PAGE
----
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    Eco Friendly Construction Spain - Greywater Systems

     
 

Greywater systems can help you save 35% to 40% on your annual water bill, and while saving money, you will also help save the environment and provide a better future for our children and their children to come. With this amount of savings, your Greywater Recycling System pays itself.

"UNESCO has predicted that by 2020 water shortage will be a serious worldwide problem."

The Greywater Recycling System is a must for anyone who cares about the environment.

Diagram: average domestic water consumption

So how does the Greywater system work?

If you take into account that approximately one third of your water (and of your water tax money) goes down the toilet, wouldn’t it be a good idea to do something about it?

The Greywater System is the solution. It is composed of patented, state-of-the-art components that filter used water from your shower, bath and laundry, and then reuses it for your toilet’s evacuation system.

The recycled water, which we will refer to as grey water, is strictly used for your toilet or for irrigation, and cannot get in your drinking-water system.

Foreign particles are filtered, so it is like using normal water, but without having to pay again, while also doing something effective for the environment.

Furthermore, once integrated into your existing plumbing, the system operates seamlessly, so the only difference you will notice is on your water bill.

Why?

Let us take the global picture into account. As per a recent study, by the year 2020 water shortage will be a serious worldwide problem. Our water resources will not be sufficient anymore. So an environmental approach is not only a good thing, it is necessary if we want our children to have water when they grow up.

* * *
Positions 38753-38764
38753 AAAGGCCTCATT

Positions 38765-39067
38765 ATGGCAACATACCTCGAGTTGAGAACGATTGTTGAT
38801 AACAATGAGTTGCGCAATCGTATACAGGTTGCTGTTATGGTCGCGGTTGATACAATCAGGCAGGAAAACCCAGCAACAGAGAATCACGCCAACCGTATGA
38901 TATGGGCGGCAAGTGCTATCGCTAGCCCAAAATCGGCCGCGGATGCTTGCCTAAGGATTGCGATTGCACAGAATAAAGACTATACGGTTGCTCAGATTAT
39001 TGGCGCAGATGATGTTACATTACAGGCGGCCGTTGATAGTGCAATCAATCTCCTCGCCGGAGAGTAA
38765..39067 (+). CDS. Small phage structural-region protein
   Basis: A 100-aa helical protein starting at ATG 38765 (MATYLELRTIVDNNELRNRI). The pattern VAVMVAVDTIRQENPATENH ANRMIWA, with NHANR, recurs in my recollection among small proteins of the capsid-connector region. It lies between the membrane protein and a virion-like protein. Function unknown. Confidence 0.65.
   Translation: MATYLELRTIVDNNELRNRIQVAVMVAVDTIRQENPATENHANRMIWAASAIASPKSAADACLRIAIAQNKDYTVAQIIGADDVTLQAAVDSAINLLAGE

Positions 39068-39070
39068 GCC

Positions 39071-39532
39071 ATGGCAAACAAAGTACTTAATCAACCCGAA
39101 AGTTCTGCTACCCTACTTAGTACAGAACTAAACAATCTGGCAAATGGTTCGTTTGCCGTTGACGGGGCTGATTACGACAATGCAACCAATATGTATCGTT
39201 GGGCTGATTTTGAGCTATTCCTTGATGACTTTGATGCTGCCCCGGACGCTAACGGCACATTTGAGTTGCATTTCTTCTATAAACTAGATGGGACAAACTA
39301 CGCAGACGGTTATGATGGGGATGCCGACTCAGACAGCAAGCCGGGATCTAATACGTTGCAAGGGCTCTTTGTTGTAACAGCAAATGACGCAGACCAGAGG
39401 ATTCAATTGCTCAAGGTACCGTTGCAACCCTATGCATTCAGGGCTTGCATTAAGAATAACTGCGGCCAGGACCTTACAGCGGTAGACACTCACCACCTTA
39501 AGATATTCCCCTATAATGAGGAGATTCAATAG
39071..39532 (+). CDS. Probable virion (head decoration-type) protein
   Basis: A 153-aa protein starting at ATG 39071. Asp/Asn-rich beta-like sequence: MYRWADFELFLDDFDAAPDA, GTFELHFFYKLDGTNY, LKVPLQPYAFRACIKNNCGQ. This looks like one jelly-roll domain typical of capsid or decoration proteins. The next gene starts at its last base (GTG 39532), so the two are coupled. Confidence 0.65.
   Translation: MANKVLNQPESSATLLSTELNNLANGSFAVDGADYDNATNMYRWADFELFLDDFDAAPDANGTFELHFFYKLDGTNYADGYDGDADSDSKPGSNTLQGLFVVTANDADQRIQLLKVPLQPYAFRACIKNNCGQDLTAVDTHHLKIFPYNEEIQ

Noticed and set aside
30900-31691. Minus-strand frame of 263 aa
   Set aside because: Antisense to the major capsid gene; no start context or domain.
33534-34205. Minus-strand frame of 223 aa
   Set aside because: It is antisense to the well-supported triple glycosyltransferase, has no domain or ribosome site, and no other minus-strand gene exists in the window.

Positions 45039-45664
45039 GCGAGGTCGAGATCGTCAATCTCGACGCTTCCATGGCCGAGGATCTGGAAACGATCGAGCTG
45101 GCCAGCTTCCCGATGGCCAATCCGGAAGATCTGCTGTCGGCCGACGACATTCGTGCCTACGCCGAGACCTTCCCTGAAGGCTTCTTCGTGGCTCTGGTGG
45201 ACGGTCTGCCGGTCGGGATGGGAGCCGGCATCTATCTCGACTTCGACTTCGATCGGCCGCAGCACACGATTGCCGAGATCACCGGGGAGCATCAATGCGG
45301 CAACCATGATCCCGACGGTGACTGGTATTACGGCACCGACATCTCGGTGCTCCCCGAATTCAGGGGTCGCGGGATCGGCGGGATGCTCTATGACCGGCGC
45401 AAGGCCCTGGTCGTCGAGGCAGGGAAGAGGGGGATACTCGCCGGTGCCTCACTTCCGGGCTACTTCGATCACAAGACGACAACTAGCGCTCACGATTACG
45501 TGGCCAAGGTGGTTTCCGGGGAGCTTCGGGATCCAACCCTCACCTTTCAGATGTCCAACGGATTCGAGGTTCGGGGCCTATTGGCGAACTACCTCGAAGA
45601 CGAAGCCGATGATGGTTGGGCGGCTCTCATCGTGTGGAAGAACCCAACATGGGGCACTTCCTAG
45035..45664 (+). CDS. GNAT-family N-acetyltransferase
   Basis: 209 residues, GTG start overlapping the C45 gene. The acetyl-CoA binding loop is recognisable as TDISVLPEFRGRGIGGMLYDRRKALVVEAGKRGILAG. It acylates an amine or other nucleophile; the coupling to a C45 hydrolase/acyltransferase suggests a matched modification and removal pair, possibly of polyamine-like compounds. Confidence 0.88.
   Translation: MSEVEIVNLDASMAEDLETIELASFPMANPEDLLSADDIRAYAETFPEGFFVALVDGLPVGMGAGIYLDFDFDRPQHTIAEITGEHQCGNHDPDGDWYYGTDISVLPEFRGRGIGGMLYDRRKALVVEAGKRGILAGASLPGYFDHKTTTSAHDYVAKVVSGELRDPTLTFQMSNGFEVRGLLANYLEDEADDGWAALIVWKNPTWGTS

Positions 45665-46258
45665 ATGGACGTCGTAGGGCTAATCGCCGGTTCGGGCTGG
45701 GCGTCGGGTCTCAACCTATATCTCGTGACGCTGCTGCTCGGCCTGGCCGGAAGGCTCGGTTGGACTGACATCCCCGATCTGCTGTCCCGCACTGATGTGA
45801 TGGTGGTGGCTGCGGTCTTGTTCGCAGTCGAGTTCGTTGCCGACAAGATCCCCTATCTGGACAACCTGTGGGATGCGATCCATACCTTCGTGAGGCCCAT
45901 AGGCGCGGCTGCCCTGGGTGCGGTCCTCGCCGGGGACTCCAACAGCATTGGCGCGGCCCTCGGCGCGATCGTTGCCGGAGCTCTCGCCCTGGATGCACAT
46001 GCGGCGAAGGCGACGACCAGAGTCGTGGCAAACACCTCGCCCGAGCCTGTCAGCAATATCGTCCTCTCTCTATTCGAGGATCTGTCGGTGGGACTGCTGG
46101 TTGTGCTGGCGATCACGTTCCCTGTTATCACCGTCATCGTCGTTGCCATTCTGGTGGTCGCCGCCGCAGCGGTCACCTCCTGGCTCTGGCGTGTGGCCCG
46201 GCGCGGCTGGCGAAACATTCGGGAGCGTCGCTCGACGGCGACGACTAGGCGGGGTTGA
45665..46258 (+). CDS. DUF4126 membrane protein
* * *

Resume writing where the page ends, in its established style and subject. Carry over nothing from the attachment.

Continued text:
In fact, Canada rates as the second biggest water consumer (right behind the US). On average, each Canadian uses 1600 cubic meters of water per year. This is 6400 tons of water for a family of four… This is more than twice as much water as the average person from France, three times as much as the average German, almost four times as much as the average Swede and more than eight times as much as the average Dane. Canada’s per capita water consumption is 65% above the world average. At this rate, our water supplies (mainly ground-level sources) will not be able to support our growing needs and expanding population.

This means that even here, in our own towns, we will soon experience this shortage. You may have noticed recently that more and more municipalities have started taxing water consumption; this is a direct consequence. And it’s only just begun. Important changes will be asked of us over the coming years.

So, we may as well take advantage of this opportunity to do our part for the environment while also keeping our money in our pockets.

Did You Know?

  • About 65% of indoor home water use occurs in our bathrooms. Toilets are the single greatest water user.
  • “UNESCO has predicted that by 2020 water shortage will be a serious worldwide problem.”
  • Did you know that in Canada in 2001, the average person uses more than 335 litres of fresh water a day?
  • In your house check for leaks from faucets and pipes; even the smallest drip can waste as much as 75 liters a day.